be written with the title of or Oxford

at balf-past seven in the evening." The 11. Oxford Memories : a Retrospect after

fashionable hour for dinner transports Fifty Years ; by Rev. J. Pycroft. Two volumes : us to the inner side of the life of that London, 1886.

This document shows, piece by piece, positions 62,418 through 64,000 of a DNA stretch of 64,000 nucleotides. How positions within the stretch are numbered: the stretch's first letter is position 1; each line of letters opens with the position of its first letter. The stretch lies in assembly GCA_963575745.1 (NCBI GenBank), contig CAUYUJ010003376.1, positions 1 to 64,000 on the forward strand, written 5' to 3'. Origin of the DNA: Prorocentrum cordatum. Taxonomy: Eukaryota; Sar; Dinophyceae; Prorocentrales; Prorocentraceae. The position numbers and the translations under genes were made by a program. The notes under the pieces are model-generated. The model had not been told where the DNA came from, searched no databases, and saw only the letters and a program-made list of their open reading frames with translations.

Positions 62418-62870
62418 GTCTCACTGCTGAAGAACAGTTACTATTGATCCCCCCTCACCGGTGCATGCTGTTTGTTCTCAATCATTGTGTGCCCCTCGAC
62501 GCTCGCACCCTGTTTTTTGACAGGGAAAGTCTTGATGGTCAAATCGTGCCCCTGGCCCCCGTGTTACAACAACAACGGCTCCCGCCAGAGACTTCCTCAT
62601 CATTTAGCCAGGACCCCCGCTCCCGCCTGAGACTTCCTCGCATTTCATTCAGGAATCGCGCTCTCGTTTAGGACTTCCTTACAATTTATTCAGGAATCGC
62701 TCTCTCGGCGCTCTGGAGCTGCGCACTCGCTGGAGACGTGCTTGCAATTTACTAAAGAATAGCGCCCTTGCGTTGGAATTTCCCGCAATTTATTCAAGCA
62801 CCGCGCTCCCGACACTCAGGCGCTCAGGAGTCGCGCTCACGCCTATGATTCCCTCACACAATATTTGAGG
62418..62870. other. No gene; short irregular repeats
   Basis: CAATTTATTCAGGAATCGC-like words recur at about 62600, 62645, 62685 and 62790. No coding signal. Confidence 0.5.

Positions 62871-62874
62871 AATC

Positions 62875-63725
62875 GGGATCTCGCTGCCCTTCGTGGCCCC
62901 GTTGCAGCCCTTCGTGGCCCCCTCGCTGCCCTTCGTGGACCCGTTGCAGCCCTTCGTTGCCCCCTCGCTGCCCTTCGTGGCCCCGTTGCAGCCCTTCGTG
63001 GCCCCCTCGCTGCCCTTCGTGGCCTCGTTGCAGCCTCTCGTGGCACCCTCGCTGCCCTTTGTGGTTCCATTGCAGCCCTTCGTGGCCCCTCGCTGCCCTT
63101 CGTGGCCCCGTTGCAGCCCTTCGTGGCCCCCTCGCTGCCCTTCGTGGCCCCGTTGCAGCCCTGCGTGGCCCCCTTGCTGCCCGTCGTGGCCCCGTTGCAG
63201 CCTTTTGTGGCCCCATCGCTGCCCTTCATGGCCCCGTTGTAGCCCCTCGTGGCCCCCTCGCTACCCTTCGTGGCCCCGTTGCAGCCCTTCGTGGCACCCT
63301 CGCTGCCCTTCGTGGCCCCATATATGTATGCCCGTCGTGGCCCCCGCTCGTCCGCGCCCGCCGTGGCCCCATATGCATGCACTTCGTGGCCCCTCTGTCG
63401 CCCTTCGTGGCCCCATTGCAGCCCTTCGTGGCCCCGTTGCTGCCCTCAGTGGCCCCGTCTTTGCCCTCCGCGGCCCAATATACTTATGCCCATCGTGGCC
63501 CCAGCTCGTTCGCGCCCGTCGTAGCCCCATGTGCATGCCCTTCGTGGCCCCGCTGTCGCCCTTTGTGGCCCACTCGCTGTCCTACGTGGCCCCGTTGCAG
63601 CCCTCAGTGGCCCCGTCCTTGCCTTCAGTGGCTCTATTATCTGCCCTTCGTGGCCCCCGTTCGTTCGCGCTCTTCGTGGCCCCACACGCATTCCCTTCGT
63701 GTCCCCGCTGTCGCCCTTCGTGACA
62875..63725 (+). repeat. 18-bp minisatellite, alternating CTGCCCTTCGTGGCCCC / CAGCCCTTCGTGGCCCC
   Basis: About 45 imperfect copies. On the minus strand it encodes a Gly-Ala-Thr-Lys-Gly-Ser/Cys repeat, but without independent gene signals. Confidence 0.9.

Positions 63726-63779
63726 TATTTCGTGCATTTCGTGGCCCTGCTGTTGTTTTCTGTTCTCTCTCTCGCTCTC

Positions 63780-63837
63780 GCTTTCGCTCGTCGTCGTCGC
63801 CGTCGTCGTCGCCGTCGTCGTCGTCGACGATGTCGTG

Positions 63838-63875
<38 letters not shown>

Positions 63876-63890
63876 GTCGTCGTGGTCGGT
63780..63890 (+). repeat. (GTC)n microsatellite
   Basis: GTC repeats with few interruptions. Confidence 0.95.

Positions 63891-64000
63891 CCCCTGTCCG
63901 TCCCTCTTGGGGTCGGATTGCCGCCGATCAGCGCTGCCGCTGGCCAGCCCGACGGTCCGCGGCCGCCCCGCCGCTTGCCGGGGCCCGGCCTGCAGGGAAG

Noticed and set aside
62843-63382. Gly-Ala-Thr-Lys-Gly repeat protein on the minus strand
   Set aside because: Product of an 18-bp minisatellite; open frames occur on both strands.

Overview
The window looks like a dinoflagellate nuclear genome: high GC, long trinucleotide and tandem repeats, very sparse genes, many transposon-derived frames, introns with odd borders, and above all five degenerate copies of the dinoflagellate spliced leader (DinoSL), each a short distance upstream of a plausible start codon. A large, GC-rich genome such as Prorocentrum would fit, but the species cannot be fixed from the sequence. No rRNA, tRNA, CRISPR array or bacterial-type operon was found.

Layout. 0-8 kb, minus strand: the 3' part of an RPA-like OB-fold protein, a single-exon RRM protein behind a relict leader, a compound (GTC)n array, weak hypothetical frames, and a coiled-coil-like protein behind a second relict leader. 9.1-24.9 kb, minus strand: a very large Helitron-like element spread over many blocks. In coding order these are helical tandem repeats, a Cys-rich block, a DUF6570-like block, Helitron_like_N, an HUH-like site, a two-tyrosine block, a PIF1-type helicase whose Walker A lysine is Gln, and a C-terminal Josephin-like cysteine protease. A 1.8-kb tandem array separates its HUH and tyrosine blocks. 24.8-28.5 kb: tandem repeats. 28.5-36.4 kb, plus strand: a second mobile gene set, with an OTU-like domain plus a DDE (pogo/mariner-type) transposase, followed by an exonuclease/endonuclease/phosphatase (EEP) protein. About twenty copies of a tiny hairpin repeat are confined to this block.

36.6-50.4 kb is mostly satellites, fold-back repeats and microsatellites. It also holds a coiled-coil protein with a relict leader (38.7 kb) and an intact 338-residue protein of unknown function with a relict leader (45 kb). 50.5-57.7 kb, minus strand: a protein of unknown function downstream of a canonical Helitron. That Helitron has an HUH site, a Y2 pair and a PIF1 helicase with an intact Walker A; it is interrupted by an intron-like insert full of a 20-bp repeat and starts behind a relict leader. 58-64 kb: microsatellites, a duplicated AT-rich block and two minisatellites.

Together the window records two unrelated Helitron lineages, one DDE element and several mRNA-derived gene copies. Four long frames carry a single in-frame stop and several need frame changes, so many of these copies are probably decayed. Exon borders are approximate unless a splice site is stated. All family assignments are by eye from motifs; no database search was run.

married tutor whom Mr. Stedman 2. Oxford : its Life and Schools. Edited by A. M. Stedman, M.A., assisted by Members

suffers with such contemptuous conof the University. London, 1887.

descension. No phrase is more common